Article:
If you’re taking a photo indoors, try to find a spot near a window where the light will stream in and highlight your food. If shadows are too bad, use a white sheet or something to buffer the light coming in. Some foods look great with shadows while some do not.

Times of day for the best light indoors will vary per person. The direction the window you use is facing and the amount of light that comes in the window will determine the best time of day for you.

Use natural light whenever possible

Whether you are taking the photos indoors or outdoors, take advantage of the natural light. The sun will provide the perfect amount of lighting for your food photos. Depending on the time of day, you may need to diffuse some light or you will have harsh shadows.

If it is a cloudy day, that can work in your favor! The diffused light will be softer and more flattering to your subject. I love cloudy days for a photo shoot! But you do have to plan on taking photos just a little bit earlier in the day. If it is too late in the day you may lose too much light on an overcast day.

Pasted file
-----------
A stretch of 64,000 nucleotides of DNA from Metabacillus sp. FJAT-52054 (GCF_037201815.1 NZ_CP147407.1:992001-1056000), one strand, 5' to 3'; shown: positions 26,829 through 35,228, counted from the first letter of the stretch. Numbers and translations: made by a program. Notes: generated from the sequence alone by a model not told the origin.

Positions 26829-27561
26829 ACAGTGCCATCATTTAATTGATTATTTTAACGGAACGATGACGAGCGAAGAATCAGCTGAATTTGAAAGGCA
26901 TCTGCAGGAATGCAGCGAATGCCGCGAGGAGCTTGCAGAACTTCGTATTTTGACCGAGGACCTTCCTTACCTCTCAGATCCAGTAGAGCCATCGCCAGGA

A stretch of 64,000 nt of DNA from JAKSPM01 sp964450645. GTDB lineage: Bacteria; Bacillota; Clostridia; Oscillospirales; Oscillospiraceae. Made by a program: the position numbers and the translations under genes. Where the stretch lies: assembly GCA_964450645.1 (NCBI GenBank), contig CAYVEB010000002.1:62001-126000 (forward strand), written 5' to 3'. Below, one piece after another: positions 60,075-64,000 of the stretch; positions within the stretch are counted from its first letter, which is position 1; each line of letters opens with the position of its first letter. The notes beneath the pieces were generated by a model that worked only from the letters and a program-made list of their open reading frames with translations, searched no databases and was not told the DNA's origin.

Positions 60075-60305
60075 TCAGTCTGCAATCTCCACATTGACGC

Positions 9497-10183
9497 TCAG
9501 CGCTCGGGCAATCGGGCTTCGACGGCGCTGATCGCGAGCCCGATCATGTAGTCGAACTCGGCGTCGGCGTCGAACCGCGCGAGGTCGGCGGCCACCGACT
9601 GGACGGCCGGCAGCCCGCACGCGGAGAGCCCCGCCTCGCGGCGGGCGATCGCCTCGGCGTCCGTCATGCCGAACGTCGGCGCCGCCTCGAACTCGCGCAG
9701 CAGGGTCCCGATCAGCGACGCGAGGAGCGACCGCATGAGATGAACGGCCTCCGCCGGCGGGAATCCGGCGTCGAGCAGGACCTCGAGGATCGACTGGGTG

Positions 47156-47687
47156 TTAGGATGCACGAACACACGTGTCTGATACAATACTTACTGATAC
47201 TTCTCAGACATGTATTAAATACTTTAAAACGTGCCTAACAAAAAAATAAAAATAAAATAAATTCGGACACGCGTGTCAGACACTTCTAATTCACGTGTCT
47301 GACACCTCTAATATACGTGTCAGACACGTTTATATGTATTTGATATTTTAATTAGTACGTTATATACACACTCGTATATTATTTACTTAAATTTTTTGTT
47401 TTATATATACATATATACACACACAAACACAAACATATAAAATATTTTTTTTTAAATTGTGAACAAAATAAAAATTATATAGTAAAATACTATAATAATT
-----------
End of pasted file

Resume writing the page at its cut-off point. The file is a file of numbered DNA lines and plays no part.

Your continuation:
If you’re taking photos at night, try using artificial lighting. You can set up a few lamps near your food to create a well-lit scene. Soft boxes are a perfect way to add the soft lighting you need. Do NOT use your kitchen lighting for the food photos. They will not turn out appetizing!

Sometimes people call soft boxes light boxes. They are similar but the light boxes are often a big box you put the product in that is well lit inside. While great for products, not always ideal for plates of food. But you may try it and love it! We personally like the soft boxes.

Make sure all your ingredients are ready to go before you start cooking

All the ingredients prepped in prep bowls to make broccoli salad.

This may seem like a no-brainer, but it’s important to have all your ingredients chopped, measured, and ready to go before you start cooking. That way, you can focus on taking photos and not worry about rushing to get the food on the table.